Orvind Fahlstrom, CIA Monopoly, 1971
Fahlstrom used the popular game structure to make political points that the viewer would internalize within a familiar and comfortable frame of reference. In this particular piece, various international grassroots organizations are listed but the CIA has the power to destroy them all.
The artist employs this game model, which can actually be played, to comment on the pervasiveness of the Cold War-era CIA. He manages to drive home the vulnerability and helplessness of the public in the face of this all-encompassing government entity while the viewer is distracted by the nostalgic and playful art form.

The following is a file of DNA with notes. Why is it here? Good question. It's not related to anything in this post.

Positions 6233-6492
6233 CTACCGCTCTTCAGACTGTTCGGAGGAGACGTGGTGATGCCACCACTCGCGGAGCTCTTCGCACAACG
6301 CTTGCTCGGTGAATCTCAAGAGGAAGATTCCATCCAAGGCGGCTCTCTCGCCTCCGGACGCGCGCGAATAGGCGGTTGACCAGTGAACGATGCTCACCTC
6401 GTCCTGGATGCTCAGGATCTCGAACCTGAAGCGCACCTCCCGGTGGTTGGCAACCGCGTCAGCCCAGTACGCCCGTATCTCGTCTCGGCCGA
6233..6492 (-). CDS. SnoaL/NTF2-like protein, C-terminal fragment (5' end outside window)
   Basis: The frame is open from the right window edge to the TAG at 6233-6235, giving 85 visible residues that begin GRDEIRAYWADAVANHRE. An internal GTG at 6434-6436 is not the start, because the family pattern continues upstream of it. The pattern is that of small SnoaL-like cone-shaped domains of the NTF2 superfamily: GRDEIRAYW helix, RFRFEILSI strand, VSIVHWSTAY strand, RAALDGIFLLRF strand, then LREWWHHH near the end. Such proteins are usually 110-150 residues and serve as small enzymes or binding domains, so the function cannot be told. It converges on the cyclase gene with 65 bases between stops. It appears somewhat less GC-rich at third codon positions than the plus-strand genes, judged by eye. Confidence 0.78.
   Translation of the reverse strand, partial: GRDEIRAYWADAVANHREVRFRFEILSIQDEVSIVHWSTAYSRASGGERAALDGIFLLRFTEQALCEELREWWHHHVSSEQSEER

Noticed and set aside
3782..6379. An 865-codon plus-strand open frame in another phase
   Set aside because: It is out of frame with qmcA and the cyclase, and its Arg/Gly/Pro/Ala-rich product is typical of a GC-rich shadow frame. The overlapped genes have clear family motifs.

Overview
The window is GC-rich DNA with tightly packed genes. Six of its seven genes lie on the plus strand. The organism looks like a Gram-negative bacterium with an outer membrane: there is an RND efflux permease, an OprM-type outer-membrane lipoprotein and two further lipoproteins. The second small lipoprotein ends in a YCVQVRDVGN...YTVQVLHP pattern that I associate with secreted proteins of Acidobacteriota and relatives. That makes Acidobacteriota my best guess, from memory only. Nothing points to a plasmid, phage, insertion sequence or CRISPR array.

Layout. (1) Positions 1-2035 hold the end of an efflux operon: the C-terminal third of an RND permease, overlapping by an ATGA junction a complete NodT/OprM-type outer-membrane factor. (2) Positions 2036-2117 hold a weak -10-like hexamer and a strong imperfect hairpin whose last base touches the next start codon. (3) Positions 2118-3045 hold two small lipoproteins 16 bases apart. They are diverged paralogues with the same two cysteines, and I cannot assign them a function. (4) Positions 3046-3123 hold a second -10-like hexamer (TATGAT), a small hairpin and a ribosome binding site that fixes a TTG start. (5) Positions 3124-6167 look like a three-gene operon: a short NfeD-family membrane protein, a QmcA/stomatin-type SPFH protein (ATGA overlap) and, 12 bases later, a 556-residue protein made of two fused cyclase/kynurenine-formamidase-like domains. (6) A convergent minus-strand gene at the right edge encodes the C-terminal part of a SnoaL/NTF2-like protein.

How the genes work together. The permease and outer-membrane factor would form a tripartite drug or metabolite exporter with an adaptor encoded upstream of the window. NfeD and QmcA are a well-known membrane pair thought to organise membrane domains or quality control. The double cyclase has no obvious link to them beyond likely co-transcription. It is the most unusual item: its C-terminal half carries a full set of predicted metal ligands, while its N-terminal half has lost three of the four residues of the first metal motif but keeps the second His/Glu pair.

Oscar Howe, Woman Scalp Dancer, c. 1950
Oscar Howe was born on the Crow Creek Sioux Reservation in South Dakota in 1915. He is descended from a chiefs of the Yanktonai band of Dakota. Howe’s artistic ability was recognized early on and he was trained from a young age in mural painting, taught by Olle Nordmark.
Howe’s goal was to portray the contemporary realities of Native American culture, particularly as seen from the reservation, through his art. In 1958 Howe’s submission to the Philbrook Museum’s show of Native American art was rejected because it was not “traditional” enough. Howe’s use of the Native American Tohokmu (spiderweb) style of painting was seen as borrowing too heavily from European Cubist tradition by people incapable of conceiving that their dominant western culture may not have been the first to discover something. Nevermind that Cubism was inspired largely by non-white art Picasso referred to as “primitive”.
This was Howe’s response: